Every police force in England and Wales will be equipped with mobile fingerprint scanners to check the identity of suspects in the street.
Up to 3,000 devices, the size of a mobile phone, will enable officers on patrol to cross-reference prints with national records.
Senior officers claimed the scheme would speed up criminal inquiries, bring more people to justice and save thousands of hours of police time.
But fears have arisen the technology could contribute to the so-called "surveillance state" and encourage random searches.
Police said scanned fingerprints would only be stored for a short time while they were checked and would not be added to any databases.
The National Police Improvement Agency (NPIA) said the contract was worth £9 million over three years.
A limited trial of 330 mobile fingerprint devices, in which heavier machines were carried by motorway patrols, started in 2006 and eventually involved 28 forces.
The pilot, known as Operation Lantern, showed officers saved at least 30 minutes every time they used a machine.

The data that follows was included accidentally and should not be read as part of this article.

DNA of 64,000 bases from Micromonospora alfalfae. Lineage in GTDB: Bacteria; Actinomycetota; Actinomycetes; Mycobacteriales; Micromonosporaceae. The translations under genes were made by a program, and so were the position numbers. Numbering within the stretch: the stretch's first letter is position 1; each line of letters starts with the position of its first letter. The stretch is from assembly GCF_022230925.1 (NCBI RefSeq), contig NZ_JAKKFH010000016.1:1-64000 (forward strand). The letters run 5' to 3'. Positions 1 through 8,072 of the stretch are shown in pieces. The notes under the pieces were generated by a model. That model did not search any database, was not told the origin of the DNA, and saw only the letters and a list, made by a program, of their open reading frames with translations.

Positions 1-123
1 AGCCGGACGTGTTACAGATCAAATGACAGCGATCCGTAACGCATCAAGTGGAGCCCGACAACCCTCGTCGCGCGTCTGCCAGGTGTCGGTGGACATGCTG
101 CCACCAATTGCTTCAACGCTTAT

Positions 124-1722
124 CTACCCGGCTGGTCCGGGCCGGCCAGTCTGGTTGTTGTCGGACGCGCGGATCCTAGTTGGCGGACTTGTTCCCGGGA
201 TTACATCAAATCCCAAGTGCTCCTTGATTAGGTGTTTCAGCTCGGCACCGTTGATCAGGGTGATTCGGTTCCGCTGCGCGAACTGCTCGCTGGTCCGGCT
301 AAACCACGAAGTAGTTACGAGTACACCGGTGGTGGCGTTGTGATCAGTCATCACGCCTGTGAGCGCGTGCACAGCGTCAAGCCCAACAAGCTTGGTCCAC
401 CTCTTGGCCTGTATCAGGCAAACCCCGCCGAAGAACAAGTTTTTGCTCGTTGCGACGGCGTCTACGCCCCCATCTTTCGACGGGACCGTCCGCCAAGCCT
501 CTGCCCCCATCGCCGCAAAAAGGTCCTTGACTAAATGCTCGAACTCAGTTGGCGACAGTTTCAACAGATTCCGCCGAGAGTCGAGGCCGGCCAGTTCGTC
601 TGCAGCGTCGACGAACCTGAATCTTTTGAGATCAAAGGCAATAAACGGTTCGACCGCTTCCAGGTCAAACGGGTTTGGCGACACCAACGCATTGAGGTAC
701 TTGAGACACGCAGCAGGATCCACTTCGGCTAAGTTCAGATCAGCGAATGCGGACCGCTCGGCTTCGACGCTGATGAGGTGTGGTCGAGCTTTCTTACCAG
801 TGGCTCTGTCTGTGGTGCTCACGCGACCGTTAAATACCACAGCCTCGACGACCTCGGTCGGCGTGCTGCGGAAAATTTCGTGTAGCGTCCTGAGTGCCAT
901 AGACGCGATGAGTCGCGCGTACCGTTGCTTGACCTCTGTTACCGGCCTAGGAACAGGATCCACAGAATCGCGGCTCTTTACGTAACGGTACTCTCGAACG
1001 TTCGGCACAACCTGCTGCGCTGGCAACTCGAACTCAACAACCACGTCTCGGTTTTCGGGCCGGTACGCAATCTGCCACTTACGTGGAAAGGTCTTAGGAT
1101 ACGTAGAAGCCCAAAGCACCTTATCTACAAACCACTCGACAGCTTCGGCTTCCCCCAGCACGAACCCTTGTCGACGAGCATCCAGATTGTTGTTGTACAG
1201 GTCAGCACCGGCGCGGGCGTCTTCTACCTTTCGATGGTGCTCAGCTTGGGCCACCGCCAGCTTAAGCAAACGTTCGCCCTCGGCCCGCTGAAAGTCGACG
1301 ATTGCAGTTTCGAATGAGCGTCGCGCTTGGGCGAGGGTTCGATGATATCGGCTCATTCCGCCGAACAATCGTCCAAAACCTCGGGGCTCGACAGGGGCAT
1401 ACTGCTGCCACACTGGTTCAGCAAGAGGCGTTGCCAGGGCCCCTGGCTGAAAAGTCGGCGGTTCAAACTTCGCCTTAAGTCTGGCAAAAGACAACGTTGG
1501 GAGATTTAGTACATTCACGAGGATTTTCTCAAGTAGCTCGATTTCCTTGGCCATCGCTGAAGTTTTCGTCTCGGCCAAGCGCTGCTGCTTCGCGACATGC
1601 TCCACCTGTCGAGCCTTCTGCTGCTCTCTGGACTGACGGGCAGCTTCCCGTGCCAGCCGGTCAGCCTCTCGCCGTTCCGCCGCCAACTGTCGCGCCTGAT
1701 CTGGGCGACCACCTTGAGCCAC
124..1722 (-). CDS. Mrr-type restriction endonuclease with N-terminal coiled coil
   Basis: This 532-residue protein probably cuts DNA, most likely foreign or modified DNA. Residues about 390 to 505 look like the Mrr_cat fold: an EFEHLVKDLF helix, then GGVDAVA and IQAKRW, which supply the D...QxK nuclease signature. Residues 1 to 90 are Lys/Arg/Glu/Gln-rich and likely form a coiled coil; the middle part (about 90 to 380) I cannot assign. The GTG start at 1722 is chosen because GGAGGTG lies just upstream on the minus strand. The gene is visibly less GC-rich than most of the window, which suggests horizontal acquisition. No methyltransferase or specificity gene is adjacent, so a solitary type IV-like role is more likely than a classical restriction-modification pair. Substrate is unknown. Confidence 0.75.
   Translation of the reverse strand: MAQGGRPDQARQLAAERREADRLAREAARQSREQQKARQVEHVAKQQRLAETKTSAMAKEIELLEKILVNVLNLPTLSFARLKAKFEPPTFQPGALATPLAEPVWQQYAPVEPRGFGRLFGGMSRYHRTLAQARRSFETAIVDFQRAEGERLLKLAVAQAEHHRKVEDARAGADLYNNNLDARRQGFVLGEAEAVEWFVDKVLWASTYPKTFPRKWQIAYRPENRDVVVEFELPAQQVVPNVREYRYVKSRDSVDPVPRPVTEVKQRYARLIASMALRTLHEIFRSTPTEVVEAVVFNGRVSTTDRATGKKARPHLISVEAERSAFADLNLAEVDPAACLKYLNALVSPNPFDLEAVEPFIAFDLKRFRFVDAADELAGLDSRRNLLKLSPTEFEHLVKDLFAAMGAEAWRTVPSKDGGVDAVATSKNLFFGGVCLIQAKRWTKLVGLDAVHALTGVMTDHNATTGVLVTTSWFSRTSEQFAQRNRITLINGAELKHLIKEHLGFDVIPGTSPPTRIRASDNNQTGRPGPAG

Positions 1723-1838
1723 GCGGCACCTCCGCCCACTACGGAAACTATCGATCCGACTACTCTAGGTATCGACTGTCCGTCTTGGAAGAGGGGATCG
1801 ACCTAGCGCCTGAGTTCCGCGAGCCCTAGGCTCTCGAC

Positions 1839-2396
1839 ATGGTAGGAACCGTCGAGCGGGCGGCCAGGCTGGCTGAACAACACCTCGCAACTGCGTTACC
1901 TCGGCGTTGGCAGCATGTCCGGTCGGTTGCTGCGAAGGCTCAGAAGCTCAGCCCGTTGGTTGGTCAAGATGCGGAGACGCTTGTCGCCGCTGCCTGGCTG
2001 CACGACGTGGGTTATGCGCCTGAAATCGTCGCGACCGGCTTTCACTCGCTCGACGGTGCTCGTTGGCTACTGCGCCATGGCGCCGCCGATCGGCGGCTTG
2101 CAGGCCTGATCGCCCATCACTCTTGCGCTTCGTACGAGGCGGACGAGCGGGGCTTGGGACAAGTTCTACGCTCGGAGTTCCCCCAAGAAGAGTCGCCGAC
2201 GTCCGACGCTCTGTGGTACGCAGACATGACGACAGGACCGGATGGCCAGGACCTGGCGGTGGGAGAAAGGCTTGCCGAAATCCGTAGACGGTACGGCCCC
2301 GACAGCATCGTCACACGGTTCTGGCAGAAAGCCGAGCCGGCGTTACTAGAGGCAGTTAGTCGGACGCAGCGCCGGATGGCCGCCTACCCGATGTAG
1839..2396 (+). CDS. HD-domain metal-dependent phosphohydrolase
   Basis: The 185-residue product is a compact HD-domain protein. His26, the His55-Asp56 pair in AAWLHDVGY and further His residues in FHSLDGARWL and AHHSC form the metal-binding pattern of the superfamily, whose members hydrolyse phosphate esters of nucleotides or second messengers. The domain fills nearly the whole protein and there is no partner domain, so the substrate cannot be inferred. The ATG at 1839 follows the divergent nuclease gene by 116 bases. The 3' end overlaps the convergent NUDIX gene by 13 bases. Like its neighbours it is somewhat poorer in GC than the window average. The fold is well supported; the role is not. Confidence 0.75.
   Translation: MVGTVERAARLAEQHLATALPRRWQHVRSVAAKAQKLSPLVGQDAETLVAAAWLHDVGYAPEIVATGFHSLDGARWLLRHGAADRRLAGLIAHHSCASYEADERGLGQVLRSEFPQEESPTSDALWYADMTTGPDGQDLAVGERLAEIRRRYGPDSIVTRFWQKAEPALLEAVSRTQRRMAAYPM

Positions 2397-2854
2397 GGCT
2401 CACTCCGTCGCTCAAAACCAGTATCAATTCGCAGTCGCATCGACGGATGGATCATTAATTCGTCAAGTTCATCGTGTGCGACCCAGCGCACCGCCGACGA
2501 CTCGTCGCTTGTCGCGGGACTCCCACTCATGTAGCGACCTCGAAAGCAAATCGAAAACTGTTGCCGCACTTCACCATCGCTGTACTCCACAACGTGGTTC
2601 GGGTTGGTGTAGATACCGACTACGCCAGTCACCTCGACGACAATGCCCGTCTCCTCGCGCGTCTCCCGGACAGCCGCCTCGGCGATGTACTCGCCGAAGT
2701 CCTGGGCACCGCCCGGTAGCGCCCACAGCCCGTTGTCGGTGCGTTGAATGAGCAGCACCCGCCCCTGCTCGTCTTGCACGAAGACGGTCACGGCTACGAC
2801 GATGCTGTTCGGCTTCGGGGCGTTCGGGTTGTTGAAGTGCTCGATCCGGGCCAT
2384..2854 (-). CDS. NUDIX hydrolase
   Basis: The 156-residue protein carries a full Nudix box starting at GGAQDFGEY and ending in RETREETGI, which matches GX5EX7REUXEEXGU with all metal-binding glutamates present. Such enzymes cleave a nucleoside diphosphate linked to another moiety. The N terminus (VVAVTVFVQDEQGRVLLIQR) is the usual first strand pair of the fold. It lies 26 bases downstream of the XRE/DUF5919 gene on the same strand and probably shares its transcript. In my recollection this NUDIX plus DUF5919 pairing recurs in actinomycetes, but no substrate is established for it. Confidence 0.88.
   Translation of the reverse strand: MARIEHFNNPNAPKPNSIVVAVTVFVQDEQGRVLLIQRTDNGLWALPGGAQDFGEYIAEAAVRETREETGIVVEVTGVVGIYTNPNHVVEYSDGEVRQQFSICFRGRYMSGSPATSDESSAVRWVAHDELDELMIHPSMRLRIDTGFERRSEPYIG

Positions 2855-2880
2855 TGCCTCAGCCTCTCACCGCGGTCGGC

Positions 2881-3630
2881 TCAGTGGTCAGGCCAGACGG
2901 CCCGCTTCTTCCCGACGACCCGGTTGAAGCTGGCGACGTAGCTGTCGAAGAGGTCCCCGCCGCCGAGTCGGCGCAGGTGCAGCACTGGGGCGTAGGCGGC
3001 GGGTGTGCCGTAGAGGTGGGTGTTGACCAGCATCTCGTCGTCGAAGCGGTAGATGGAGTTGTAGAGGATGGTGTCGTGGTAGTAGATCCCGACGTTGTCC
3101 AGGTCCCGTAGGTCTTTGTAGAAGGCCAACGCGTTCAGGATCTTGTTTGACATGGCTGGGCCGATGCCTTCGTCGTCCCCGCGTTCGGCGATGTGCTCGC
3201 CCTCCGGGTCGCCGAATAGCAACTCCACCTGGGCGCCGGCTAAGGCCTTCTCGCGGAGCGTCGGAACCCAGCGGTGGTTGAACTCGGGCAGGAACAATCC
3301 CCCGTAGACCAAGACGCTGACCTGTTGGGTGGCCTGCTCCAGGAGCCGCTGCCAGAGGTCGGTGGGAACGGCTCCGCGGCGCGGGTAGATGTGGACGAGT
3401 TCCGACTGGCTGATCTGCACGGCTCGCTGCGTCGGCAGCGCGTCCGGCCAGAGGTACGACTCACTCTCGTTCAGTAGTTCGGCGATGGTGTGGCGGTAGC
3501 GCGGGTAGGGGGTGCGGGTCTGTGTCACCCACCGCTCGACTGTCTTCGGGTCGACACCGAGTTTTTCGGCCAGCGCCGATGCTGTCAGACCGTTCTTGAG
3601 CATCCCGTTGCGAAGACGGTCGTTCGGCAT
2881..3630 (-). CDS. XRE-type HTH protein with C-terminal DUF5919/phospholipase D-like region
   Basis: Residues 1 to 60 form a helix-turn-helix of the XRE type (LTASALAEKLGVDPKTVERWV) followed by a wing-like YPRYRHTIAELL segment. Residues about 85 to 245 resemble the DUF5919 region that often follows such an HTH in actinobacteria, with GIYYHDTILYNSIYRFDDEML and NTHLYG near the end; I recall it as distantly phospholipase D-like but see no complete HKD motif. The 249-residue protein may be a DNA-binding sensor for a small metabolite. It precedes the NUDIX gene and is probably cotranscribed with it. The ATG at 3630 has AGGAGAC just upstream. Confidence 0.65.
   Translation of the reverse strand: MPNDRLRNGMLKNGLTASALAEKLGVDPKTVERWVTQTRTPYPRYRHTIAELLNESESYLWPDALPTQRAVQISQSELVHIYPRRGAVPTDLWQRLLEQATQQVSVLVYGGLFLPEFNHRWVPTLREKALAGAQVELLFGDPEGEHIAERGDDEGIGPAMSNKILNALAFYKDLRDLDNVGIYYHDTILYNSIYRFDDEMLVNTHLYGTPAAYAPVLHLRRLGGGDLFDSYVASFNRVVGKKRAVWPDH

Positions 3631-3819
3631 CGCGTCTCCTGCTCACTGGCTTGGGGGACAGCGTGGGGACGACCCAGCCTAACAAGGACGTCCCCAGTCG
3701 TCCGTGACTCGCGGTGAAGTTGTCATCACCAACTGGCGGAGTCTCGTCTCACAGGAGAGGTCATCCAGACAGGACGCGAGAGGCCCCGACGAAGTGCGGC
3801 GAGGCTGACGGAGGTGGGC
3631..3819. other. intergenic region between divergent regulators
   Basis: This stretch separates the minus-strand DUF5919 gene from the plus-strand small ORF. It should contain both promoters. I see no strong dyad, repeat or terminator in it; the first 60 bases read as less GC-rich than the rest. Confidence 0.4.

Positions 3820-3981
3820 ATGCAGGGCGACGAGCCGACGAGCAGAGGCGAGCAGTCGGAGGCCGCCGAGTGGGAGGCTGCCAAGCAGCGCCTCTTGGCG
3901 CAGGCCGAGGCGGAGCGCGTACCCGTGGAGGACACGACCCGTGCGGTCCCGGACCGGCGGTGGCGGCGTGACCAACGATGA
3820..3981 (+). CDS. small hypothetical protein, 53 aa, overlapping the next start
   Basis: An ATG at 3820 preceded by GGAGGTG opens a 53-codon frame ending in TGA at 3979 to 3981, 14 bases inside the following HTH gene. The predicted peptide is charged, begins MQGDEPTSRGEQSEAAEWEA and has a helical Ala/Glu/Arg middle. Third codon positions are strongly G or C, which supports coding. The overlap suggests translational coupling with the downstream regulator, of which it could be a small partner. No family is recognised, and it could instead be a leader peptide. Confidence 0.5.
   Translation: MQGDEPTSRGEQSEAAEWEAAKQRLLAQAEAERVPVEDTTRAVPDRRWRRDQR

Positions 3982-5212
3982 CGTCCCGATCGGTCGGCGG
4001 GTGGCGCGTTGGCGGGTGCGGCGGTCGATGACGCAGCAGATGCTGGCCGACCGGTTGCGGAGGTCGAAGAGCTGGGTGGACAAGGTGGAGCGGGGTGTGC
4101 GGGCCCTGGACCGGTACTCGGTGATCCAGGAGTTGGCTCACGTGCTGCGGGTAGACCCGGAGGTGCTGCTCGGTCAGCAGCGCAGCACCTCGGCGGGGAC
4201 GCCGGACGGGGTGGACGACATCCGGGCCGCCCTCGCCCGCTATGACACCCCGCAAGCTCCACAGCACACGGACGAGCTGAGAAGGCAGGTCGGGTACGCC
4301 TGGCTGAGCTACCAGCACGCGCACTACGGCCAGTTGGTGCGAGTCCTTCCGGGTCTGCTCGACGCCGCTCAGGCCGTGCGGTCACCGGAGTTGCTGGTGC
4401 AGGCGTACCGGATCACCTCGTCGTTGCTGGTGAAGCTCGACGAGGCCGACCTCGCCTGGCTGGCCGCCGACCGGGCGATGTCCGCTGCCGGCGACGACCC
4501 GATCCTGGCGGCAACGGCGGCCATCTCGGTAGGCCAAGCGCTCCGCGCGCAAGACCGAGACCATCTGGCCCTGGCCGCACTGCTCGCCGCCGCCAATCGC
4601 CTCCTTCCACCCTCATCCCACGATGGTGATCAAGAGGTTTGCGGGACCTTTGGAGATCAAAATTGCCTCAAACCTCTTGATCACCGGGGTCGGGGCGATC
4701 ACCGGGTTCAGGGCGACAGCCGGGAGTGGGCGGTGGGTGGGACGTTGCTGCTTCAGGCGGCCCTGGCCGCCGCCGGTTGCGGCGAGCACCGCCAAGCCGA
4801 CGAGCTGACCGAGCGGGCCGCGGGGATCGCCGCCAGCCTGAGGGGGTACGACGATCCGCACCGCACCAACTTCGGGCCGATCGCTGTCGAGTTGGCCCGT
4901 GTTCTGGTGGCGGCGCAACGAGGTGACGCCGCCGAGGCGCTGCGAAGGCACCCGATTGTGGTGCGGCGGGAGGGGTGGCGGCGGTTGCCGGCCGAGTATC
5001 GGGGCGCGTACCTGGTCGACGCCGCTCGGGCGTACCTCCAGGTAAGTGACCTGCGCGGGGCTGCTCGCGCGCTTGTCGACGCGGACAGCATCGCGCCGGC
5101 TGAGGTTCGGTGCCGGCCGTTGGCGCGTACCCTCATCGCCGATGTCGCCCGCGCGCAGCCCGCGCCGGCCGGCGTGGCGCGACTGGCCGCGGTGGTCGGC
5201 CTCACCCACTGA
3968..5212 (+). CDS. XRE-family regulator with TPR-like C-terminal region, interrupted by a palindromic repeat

The technology was also used to identify murder victims and people left unconscious or incapable as a result of road crashes.
The device works by electronically scanning the subject's index fingers. The results are then encrypted and sent to a central database.
The images are then cross-referenced against the national fingerprint collection of 8.3 million prints. Each search takes less than two minutes.
Chief Constable Peter Neyroud, of the NPIA, said: "From hours to minutes, advances in fingerprinting technology are helping the police to identify one person from many.
"Identification is crucial to police investigations and giving officers the ability to do this on the spot within minutes is giving them more time to spend working in their communities, helping to fight crime, bringing more offenders to justice and better protecting the public."
In a report published last year, campaign group Liberty said the devices could encourage officers to usurp their powers to request fingerprints.
The organisation said it had "very real concerns" about the move and said there needed to be more debate over use of the machines.